Industrialized farming and ranching use single-purpose production models and most end up being dependent on government subsidies. Nature strives to never use single-use acreage.
We may not live on a farm, but we can grow where we live.
It is all about the soil!
Stacking Complementary Enterprises
by David Proctor
August 4, 2022
Urban Farm Lifestyle Magazine Published Weekly
I have always tried to think of how to have more than one type of animal, plant, and source of income on the land.
With the idea of using synergistic enterprises that can be stacked while utilizing the resources that you have at hand; it is possible to take a liability from one and make it an asset to another.
Case in point. When I tried my hand at aquaponics, I was able to have a fish tank that circulated water to grow herbs on the top lid of the tank.
Kitchen Table Aquaponics
This was taking the byproduct from the fish to fertilize the plants.
Try to imagine what you want to do as a rancher, farmer, or gardener and think of the operation in circles, so the end of one enterprise helps form another one.
As an example, the very center might be raising rabbits.
The rabbits are housed above the ground.
The rabbit droppings and urine fall to the ground where chickens can scratch through the waste and aerate the bedding.
“Raken House” (Rabbit/Chicken)
The chickens ate the bugs and dropped food, which allows for a much cleaner environment and no smells from the area.
This could all take place in a hoop house where later vegetables could be grown from the rich fertilizer left by the rabbits and chickens
Try and find that in an industrial commercial rabbit or chicken operation.
This will keep disease problems away that normal commercial operations have to deal with.
Pathogens tend to thrive in monocultures but are not near the threat when multiple species are together or follow each other in land use.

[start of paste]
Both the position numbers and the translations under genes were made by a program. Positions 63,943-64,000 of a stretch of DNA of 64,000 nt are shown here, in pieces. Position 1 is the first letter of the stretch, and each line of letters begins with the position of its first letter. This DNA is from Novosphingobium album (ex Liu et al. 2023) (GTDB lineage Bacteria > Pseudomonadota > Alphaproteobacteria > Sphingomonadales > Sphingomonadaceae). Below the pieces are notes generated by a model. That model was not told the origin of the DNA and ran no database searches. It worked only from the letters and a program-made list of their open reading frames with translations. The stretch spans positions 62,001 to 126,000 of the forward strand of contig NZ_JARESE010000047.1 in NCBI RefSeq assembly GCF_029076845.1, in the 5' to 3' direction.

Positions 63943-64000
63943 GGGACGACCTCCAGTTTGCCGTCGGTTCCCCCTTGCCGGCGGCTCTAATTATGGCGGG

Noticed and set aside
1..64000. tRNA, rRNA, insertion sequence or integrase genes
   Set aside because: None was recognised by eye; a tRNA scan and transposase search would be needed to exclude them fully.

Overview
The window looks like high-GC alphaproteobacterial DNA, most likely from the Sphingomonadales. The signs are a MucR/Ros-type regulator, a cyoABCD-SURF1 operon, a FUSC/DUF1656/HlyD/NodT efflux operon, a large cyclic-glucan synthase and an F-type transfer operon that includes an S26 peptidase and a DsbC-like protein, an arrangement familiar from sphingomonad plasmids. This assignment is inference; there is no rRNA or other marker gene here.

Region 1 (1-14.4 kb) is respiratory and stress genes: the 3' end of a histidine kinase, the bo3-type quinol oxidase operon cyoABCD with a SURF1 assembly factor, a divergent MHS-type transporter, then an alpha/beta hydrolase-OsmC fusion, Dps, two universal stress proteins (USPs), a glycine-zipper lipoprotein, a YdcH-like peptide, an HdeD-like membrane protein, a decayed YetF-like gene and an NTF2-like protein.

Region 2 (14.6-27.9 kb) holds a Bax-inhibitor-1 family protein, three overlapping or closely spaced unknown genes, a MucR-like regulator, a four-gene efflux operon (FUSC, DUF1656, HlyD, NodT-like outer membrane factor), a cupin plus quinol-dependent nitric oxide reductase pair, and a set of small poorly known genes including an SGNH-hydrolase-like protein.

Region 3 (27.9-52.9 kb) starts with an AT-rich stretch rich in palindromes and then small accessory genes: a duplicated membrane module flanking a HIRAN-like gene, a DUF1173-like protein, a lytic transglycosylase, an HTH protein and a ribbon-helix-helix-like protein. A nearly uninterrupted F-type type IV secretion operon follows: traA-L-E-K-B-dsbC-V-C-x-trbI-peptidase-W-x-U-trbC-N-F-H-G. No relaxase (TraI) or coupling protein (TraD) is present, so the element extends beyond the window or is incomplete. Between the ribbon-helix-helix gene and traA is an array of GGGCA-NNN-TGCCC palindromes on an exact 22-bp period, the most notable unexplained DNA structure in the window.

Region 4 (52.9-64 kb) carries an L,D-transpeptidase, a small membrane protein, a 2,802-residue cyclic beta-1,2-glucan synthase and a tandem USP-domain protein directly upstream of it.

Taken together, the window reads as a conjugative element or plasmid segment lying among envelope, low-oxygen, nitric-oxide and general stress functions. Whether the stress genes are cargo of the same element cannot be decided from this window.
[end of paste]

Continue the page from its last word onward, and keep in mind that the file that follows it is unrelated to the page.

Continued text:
Polyface farm uses this principle extensively.
They use managed intensive grazing with cattle through their fields and the cows are followed by chickens to break up the cow patties and eat the fly larva.
Managed Grazing of Cows
They are achieving income from cattle, then eggs from chickens that are in the egg-mobile, and then from chickens that are pastured for meat.
Sheep and goats are brought in also to complement the grazing.
Having multispecies go through a field in this manner helps break the pathogen cycle that is so prevalent when just one species stays in the same location.
Another benefit is a huge reduction in flies and ammonia smell that is so prevalent on most farms and ranches.
When we think of these synergies, this is what permaculture tries to achieve.
Permaculture Zones 0-5
One plant is used at a certain time and place that will complement its neighboring plants or future plants to follow.
The principal ideas in permaculture can be applied to plants, animals, and a combination of them.
You can have fruit trees that provide nectar and pollen for bees.
When the fruit drops, chickens or pigs could be placed underneath the trees to eat the fruit and also fertilize the orchard.
Another example that is more modern-day is Agrivoltaics, where sheep are used to graze under solar panels.
This allows revenue from electricity, wool, and meat, and saves on using petroleum products and herbicides to maintain vegetation growth.
If you have horses in a barn, the hay and manure can be collected to compost anaerobically and produce methane as a fuel for energy.
The fertilizer can then be composted aerobically and then used for worm beds.
This in turn would make a very good fertilizer to be used for the garden or crops, plus the worms can be used as a protein feed for chickens or sold as bait for fishing.
If you stop and think about it, why would you have just one type of anything?
Having just one type of anything just attracts pests and disease.
This is a way to fully utilize every foot and acre at our disposal and achieve a greater, cleaner, and healthier harvest.
Check It Out!
What is Permaculture? By Bill Mollison, David Holmgren 4:16
Oct 18, 2017
Salatin, Joel. You Can Farm: The Entrepreneur’s Guide to Start and Succeed in a Farm Enterprise. Polyface, 1998.